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Thursday, July 31, 2008

Big Tobacco Fined $1.5 Billion for Smuggling

Big Tobacco has just been fined for cigarette smuggling activities between 1989 and 1994. This was a guilty plea and was about a complex cigarette smuggling scheme. What about pursuing them for the same activities from 1994 to the present?

The Big Tobacco culprits are Imperial Tobacco who is liable to pay a fine of $200,000,000.00 now and $400,000,000.00 more over the next 15 years. Rothmans Benson & Hedges is on the hook for $100,000,000.00 in fines now and $450,000,000.00 more in civil payments over the next 10 years. Classy operators these guys!

It is easy and appropriate to blame the companies for this illegal activity. I want more. I want to know the names of the individuals in those companies who perpetrated these illegal activities. Companies don’t make decisions by themselves or in isolation. It is the leadership and management who are the active agents of corporate decisions and such misdeeds.

There is a personal obligation here as well. Who was it exactly that aided, abetted, enabled and executed this illegal activity within these organizations? If there is not personal liability as well for this stuff the corporate cultures that drive these behaviours may never change. I am not a big fan of more government regulation but I do like personal accountability and liability for illegal corporate activities, be they civil or criminal.


Release the names of the individuals involved in this illegal activity please. We may need more legislation that will enable personal actions to be brought against corporate management and individual directors who enable this crap to happen. Then things will really change for the better. Sarbanes Oxley was a start but personal accountability for corporate actions must obviously be expanded.

For the record, I worked with a consortium of Alberta based health based organizations to get legislation passed in Alberta to get smoking banned in public and workplaces in Alberta last year. I have seen the tactics Big Tobacco used in lobbying and PR based misdeeds too.

5 comments:

  1. Anonymous9:09 pm

    The shareholders or director's are not liable for the corporation's tax liabilities, you idiot. Think before you write these stupid things. Your musings would change the whole way corporate-commercial structuring and financing works in Canada. Coming from a liberal (part of the biggest scandal in Canadian history where no politicans went to jail) it is a bit rich of you to make your suggestion.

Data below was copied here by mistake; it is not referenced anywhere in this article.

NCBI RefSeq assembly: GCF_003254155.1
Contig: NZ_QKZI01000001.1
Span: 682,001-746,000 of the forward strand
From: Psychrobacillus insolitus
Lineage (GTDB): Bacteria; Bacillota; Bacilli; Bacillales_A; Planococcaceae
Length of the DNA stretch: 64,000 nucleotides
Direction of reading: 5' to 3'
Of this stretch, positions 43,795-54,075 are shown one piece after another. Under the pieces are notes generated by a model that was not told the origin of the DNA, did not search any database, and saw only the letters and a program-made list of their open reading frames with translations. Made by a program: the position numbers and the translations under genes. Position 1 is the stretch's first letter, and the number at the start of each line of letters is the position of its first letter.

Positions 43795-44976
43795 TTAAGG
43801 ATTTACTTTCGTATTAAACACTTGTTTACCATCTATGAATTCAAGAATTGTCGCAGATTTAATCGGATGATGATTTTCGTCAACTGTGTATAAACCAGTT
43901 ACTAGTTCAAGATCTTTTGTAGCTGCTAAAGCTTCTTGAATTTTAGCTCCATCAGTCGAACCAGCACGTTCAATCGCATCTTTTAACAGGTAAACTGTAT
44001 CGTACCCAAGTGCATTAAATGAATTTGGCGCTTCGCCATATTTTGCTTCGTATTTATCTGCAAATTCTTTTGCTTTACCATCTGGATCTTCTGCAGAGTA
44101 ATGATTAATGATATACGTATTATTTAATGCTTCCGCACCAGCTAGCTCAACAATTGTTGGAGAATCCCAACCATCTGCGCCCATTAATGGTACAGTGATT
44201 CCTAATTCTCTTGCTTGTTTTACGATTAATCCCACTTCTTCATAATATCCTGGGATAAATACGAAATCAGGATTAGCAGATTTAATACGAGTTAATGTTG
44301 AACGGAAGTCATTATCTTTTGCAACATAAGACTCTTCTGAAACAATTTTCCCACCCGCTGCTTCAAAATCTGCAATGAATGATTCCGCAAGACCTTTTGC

Let's not get into your lobbying efforts despite the fact that you have supported the Minister you lobbied in the past. Who exactly is the crook here?

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  2. Thx for the comment. You are right shareholders are not liable for corp taxes but directors are liable for GST and EI premiums so far as I know.

    That said, I am sugesting there ought to be more personal accountability and liability for those how are the operative "mind" of the legal fiction of the corporate "person."

    In some of Alberta's environment legislation I believe there is personal libility in some circumstances too. But I am not an environment nor a tax lawyer and could be wrong.

    You are right about one thing, I am proposing more personal liability for decision makers in corporate matters...espeically where fraud is involved - like the tobacco smuggling in this post.

    The Corporate Veil is a good thing but it ought not to be a shield for individuals who use it to break the law in the name of a corporation and escape responsibility for those decisions.

    Next time you want to be insulting on this Blog - don't hide out as an anonymous comment. Have the strength of character to stand behind your comments and tell us who you are.

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  3. Making the shareholder liable for actions of the directors would completely destroy the way businesses are financed as one would be unable to safeguard their assets. As such, your suggestion would have dramatic ramnifications and make Canada less competitive - given Dion's statements, maybe this is what he wants?

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  4. eric: No one is saying shareholders should be liable. Where did you get that idea? Read the post.

    On the other hand, management and directors who are the operative minds of the legal fiction corporations as "persons" do bear some personal responsibility for such things as went on with Big Tobacco in this instance.

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  5. Yes, the tobacco companies are the posterboys for corporate scumbagdom as this disgraceful criminal activity on their part demonstrates yet again. I agree with you - the specific individuals within those companies who were responsible for the law-evading policies need to be personally prosecuted for their actions.

    I'm curious about something else. You said: "I have seen the tactics Big Tobacco used in lobbying and PR based misdeeds too."

    Eh? If you have something more specific & concrete to offer as documentation for this, not simply parroting the self-serving conspiracy theories of ASH, please do post it. Perhaps you know something I don't, but please be specific.

    -Roy Harrold

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